Correlated insulators in magic-angle twisted monolayer-bilayer graphene

When stacking two layers of graphene together with a twisted angle around 1.1° (so-called magic angle), the interlayer hybridization results in a flat band at low energy as shown in left figure. In a flat band, kinetic energy of electrons is quenched and Coulomb energy can dominate over kinetic energy. Therefore, magic-angle twisted graphene provides a new platform for studying strong correlated physics, as Coulomb interactions play an important role in this system.

As a result, recently many exotic quantum phenomena have been observed in magic-angle twisted graphene, including Mott insulating states [1], unconventional superconductivity [2], ferromagnetism [3], and quantum anomalous Hall effects [4].  

In multilayer graphene, the band structure can be easily tuned by external electric fields. By applying such technique to magic-angle twisted monolayer-bilayer graphene, tunable asymmetrical correlated states as shown in the title image can be observed [5].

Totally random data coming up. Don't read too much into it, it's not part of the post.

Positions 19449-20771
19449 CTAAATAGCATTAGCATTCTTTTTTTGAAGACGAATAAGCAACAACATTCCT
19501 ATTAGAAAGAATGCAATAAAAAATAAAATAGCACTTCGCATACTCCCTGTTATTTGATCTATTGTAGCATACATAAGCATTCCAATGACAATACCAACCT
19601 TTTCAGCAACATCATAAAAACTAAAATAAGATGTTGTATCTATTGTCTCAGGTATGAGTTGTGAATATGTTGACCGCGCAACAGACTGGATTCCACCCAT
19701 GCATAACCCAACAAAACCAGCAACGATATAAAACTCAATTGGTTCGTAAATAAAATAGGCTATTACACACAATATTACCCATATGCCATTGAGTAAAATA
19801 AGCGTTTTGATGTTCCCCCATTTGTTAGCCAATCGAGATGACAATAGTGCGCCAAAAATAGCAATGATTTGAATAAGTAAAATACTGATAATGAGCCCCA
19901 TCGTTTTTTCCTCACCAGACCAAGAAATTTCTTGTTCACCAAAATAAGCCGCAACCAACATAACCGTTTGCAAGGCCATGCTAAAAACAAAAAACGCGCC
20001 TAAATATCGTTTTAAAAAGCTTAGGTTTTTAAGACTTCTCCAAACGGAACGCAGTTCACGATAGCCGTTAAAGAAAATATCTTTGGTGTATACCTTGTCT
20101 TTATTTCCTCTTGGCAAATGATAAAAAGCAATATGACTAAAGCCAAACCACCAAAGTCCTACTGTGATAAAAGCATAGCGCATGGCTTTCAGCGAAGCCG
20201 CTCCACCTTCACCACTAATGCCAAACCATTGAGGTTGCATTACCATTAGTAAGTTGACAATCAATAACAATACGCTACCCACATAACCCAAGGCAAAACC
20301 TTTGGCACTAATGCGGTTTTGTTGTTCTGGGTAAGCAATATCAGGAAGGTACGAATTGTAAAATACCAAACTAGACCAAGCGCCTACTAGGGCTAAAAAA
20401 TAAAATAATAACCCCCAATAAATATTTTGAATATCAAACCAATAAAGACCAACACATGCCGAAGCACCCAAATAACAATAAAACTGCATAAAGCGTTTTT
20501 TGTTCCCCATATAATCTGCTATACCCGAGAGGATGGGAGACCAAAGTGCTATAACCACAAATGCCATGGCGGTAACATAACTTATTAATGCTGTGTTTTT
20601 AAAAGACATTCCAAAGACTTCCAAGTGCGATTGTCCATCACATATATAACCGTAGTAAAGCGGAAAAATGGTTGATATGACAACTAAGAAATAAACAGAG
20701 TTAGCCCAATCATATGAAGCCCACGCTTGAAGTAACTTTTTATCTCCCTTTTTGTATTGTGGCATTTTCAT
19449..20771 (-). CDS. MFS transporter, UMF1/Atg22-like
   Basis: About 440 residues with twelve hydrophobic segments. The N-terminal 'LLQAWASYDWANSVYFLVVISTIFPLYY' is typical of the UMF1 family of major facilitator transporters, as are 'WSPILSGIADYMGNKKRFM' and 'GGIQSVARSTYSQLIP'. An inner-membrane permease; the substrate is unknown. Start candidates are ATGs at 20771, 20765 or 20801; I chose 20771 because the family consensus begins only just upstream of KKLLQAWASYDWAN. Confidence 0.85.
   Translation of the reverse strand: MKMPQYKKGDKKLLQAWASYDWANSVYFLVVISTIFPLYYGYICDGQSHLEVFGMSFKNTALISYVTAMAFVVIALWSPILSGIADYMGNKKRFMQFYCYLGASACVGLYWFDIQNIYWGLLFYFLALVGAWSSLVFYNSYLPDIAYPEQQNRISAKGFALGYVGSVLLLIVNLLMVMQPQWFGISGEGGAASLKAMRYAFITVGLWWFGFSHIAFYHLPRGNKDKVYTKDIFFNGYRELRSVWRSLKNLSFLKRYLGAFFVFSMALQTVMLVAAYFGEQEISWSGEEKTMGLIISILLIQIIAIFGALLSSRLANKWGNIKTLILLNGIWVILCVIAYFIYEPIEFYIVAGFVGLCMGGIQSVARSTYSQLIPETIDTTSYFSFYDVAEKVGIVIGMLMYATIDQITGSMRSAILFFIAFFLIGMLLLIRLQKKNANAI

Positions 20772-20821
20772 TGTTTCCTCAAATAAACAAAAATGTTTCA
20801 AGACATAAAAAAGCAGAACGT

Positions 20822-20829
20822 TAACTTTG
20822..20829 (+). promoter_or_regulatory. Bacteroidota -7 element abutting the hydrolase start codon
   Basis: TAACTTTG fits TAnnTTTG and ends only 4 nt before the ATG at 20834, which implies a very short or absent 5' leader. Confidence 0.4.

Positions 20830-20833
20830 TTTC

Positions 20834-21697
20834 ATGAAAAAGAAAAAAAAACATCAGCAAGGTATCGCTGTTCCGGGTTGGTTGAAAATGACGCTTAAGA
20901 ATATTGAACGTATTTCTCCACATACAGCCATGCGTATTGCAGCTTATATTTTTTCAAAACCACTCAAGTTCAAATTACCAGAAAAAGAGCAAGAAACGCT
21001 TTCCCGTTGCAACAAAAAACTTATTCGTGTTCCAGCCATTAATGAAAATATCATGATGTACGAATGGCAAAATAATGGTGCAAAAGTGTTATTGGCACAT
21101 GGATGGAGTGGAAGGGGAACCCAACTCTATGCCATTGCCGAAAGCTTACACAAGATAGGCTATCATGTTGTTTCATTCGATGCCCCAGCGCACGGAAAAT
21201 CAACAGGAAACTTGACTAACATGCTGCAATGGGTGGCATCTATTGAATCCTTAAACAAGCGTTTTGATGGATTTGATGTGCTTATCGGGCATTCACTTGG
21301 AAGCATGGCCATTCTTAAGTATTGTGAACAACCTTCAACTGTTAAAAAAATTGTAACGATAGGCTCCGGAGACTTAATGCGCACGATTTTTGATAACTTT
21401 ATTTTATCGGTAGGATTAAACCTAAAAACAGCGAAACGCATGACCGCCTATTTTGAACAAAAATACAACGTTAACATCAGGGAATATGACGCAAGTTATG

[1]. Y. Cao, et. al., “Correlated insulator behavior at half-filling in magic-angle graphene superlattices”, Nature, 556, 43-50, (2018).

[2]. Y. Cao, et. al., “Unconventional superconductivity in magic-angle graphene superlattices”, Nature, 556, 80-84, (2018).

[3]. A. L. Sharpe, et. al., “Emergent ferromagnetism near three-quarters filling in twisted bilayer graphene”, Science, 365(6453), 605-608, (2019).

[4]. M. Serlin, et. al., “Intrinsic quantized anomalous Hall effect in a moire heterostructure”, Science, 367(6480), 900-903, (2020).

[5]. S.G. Xu, et. al., “Tunable van Hove singularities and correlated states in twisted monolayer-bilayer graphene”, Nature Physics,, (2021).